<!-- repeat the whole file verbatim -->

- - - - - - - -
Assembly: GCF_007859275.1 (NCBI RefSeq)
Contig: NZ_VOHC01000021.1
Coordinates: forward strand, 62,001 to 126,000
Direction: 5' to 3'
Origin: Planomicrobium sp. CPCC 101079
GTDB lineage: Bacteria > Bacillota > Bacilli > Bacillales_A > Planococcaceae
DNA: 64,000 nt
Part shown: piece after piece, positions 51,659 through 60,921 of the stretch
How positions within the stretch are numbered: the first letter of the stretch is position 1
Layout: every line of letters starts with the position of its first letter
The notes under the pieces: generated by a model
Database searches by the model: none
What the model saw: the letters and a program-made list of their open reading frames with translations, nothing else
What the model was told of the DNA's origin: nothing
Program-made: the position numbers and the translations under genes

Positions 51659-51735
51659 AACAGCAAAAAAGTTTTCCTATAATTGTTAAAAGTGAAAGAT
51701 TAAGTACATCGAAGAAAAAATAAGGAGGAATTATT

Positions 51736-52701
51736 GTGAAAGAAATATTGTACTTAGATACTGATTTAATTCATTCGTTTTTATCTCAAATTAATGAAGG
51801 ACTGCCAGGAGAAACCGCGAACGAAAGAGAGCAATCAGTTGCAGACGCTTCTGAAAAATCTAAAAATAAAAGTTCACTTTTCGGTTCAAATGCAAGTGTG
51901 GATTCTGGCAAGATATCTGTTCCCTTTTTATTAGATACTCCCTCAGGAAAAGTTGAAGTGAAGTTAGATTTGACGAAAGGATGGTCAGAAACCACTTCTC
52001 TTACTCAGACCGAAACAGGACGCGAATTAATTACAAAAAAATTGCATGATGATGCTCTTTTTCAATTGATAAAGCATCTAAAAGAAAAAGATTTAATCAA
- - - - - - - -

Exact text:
Assembly: GCF_007859275.1 (NCBI RefSeq)
Contig: NZ_VOHC01000021.1
Coordinates: forward strand, 62,001 to 126,000
Direction: 5' to 3'
Origin: Planomicrobium sp. CPCC 101079
GTDB lineage: Bacteria > Bacillota > Bacilli > Bacillales_A > Planococcaceae
DNA: 64,000 nt
Part shown: piece after piece, positions 51,659 through 60,921 of the stretch
How positions within the stretch are numbered: the first letter of the stretch is position 1
Layout: every line of letters starts with the position of its first letter
The notes under the pieces: generated by a model
Database searches by the model: none
What the model saw: the letters and a program-made list of their open reading frames with translations, nothing else
What the model was told of the DNA's origin: nothing
Program-made: the position numbers and the translations under genes

Positions 51659-51735
51659 AACAGCAAAAAAGTTTTCCTATAATTGTTAAAAGTGAAAGAT
51701 TAAGTACATCGAAGAAAAAATAAGGAGGAATTATT

Positions 51736-52701
51736 GTGAAAGAAATATTGTACTTAGATACTGATTTAATTCATTCGTTTTTATCTCAAATTAATGAAGG
51801 ACTGCCAGGAGAAACCGCGAACGAAAGAGAGCAATCAGTTGCAGACGCTTCTGAAAAATCTAAAAATAAAAGTTCACTTTTCGGTTCAAATGCAAGTGTG
51901 GATTCTGGCAAGATATCTGTTCCCTTTTTATTAGATACTCCCTCAGGAAAAGTTGAAGTGAAGTTAGATTTGACGAAAGGATGGTCAGAAACCACTTCTC
52001 TTACTCAGACCGAAACAGGACGCGAATTAATTACAAAAAAATTGCATGATGATGCTCTTTTTCAATTGATAAAGCATCTAAAAGAAAAAGATTTAATCAA